Tucker: Also, the one thing I would say from college is, I think the best thing I did was meet people. The shit I learnt from people from other countries, from other parts of the world, from different backgrounds, I think is where I learnt the most. I learnt more than in classes and stuff.

Sofi: I was more of a nerd, I loved classes!

What were you studying?

Sophie: I studied development studies, so that was like economics, history, sociology, anthropology and like Portuguese, so kind of random.

Tucker: I studied history of art and architecture, but I was a basketball player, so I was like kind of a professional athlete. And it comes with a whole different set of things to deal with and learn about. So we were both working hard in really different ways in different places. I would say explore as much as you can. Once I started doing music stuff, I learnt how to DJ and then made myself available to DJ every party on campus.

How do you transition from doing those sort of student events like parties and playing for your friends, to becoming professional musicians and playing big shows?

Sophie: Funny enough, we were talking about this the other day, when we were at college, we actually tried out to do this student performance and we weren’t accepted in it. They didn’t think we were good enough or whatever. So in college, we didn’t actually perform together ever, we tried I guess but we weren’t accepted. We graduated and we kept working at it and our first couple shows weren’t so great. We just kept at it and eventually found out who we are through doing it, and now we love it and it’s the best thing ever.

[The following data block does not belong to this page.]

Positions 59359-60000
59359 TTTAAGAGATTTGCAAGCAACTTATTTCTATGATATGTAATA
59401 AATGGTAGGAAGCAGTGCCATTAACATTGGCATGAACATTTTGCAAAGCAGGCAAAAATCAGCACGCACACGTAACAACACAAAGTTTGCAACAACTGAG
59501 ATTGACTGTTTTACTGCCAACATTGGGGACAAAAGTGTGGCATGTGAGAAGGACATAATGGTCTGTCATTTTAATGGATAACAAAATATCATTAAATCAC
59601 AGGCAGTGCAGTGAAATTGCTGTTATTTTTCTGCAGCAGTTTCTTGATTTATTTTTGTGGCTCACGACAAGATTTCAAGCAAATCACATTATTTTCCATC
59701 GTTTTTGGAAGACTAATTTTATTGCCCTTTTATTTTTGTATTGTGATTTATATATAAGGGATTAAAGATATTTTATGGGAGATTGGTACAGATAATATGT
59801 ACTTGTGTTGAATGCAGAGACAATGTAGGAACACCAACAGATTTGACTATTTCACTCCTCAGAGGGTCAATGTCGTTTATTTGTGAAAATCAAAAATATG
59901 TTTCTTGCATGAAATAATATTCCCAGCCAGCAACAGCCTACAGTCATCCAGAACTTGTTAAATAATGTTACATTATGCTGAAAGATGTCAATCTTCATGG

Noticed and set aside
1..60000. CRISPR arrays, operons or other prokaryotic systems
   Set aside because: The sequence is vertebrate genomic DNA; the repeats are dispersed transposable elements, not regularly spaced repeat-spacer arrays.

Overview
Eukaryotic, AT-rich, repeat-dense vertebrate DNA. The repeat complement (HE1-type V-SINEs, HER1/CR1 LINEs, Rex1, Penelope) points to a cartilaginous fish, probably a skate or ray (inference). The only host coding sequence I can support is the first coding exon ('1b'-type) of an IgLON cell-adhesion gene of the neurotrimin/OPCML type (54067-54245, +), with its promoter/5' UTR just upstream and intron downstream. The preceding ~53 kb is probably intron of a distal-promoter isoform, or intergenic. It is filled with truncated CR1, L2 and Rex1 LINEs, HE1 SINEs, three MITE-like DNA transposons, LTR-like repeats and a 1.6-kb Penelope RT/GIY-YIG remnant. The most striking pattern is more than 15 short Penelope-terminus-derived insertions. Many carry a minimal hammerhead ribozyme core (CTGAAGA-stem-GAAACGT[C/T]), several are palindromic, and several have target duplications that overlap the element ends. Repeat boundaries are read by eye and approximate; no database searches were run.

In electronic music, a lot of artists will end up sounding the same, but you guys have such a distinct sound. How did you work on developing that? Did you always have that or did it take some time to figure out?

Tucker: I think the key to that was that Sophie didn’t know anything about dance music before we met. We have such different influences and background and interests, when we make things together it doesn’t even sound like it even came from one brain or experience, it comes out sounding so different. We also wanted to make it a real point to use live instruments and live guitar, and sort of bring in the grungy rawness of a rock band into dance music. We also experiment a lot.

Sophie: We’re definitely not trying to make a genre; we’re just trying to make music.

You guys have a few new singles you put out in 2019, I’m not sure how much you can share, but what else can fans expect for the next little bit?

Sophie: We can totally share!

Tucker: We’re soo excited, we have the song that feels like the most us.

Sophie: We usually say we love everything equally, but I think right now we have this one child we love more than any other child and it’s coming out September 6th it’s called “Purple Hat”, and then we have our EP coming out on September 20th, it’s called Dancing On the People. We couldn’t feel more excited about it, we’re eager to share and show what we’ve been inspired by.

Awesome, I’m so excited to share with the students of Queen’s as well.

Checkout Sofi Tukker’s newest single, “Swing” here